TV, Interrupted: Post-Zombie Apocalypse Series In The Flesh Was Buried Too Soon – /Film

Zombies aren't the first thing you'd associate with the distinctly British genre of kitchen sink dramas, but "In the Flesh" works perfectly by guessing that British people would probably deal with the post-zombie apocalypse the same way we deal with all other uncomfortable topics: by not talking about them.

Even as he is plagued by visions of killing people and eating brains while in his pre-medicated state, the doctor-prescribed treatment for Kieren's trauma is to dissociate from it completely. After bluntly stating "I'm a zombie, and I killed people," he is corrected and forced to recite the mantra:"I am a Partially Deceased Syndrome sufferer, and what I did in my untreated state was not my fault."

In group therapy, he stumbles over the approved phrasing while trying to express the enormity of the horror and guilt he feels.Among his fellow PDS sufferers, there seem to be only two acceptable views: either they are entirely innocent and not accountable for anything they did while rabid, or they were justified in killing because there was a war between the living and the dead, and they were in "survival mode." There's no room for Kieren's guilt among either group. Ahead of his release from the treatment center, he's given makeup and colored contact lenses so that he can appear "normal" in public. The great machine of British culture and politics is keen to paper over the whole zombie issue. Keep calm and carry on.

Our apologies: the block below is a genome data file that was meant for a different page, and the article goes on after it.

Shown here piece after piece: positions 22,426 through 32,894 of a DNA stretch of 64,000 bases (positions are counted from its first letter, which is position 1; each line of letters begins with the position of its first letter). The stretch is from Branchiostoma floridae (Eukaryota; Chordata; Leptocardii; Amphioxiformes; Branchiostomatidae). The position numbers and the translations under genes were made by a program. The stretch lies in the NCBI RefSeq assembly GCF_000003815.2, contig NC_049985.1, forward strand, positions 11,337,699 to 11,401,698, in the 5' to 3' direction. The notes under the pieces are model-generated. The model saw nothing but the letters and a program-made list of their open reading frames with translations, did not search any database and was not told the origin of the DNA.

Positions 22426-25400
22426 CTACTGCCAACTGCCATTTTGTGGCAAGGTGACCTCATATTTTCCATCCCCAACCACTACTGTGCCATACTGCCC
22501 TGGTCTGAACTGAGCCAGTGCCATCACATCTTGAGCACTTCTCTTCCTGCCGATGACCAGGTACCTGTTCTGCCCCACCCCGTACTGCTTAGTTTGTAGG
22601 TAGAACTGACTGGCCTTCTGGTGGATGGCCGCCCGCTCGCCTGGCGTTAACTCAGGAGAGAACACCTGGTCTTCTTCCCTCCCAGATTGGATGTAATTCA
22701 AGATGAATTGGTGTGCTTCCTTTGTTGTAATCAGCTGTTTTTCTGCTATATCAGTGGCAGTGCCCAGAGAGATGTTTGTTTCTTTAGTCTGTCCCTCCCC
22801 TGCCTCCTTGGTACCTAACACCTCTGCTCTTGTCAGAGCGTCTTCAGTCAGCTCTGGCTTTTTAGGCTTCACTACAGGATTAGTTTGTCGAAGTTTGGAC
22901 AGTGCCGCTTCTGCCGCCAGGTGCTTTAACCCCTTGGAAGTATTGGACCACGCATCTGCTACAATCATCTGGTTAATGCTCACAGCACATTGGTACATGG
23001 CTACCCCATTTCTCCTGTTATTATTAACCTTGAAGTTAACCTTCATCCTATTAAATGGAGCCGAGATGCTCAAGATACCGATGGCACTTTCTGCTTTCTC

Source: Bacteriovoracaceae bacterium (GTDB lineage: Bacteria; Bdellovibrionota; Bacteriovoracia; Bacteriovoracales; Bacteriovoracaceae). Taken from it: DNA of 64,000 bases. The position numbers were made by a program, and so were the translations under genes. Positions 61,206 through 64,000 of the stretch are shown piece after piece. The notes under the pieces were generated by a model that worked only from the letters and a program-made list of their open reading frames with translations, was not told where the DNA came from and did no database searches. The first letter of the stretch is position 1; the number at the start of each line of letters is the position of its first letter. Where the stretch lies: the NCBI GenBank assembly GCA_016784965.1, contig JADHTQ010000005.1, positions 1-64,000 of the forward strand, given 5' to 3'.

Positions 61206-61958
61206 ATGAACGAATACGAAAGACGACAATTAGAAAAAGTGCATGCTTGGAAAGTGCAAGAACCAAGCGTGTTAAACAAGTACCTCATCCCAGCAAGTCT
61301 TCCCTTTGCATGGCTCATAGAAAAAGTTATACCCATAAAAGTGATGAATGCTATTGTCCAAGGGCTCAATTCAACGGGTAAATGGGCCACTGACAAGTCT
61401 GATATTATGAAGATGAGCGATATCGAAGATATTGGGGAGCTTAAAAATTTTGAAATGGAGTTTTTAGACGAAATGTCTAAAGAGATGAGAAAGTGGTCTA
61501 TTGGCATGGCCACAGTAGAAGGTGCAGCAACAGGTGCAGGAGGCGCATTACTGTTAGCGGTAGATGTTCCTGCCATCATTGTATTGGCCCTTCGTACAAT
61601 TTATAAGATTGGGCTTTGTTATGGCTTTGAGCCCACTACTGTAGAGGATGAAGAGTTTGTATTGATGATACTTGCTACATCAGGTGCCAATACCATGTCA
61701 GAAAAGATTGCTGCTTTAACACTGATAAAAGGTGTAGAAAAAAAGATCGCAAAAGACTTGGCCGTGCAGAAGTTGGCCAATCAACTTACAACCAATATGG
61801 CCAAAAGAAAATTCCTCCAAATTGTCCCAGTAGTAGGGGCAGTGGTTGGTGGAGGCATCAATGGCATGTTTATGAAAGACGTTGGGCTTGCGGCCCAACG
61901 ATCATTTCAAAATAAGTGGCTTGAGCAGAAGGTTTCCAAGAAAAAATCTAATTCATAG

When Kieren goes home, things become even more absurd as his parents create a desperate veneer of normality. Kieren is gay, and died by suicide after his boyfriend was killed in Afghanistan. Along with these facts, his undead state becomes just another taboo topic that he's expected to stay quiet about. Instead of telling Kieren that he can't leave the house because his neighbors might murder him, his dad cheerfully tells him about all the board games and DVDs they've bought to keep him entertained. When Kieren tells his mother he can't eat food any more, she asks him to "pretend," and he's forced to pantomime cutting up the food and eating it. His parents bring him cups of coffee that he can't drink. And when prospective buyers come to view the house, Kieren's father literally shoves him into the closet.

Of course, not everyone is willing to play along, especially in Roarton. Outside of the politically correct pamphlets handed out to PDS sufferers and their families, the undead are derided as "rotters" by people still reeling from the horrors of the Rising. In lieu of frank discussion there is extremism, hate, and fear. The recent societal collapse has primed Britain for further unrest and full-blown fascism. Kieren watches as his undead neighbor, an elderly woman, is dragged from her home and executed in the street in front of her sobbing husband. When he tries to broach the subject of the "crazy night" to his parents the next morning, his father agrees that it was a crazy night ... of weather, and turns the topic of conversation to rainfall and drainage.

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TV, Interrupted: Post-Zombie Apocalypse Series In The Flesh Was Buried Too Soon - /Film

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Reviewed and Recommended by Erik Baquero
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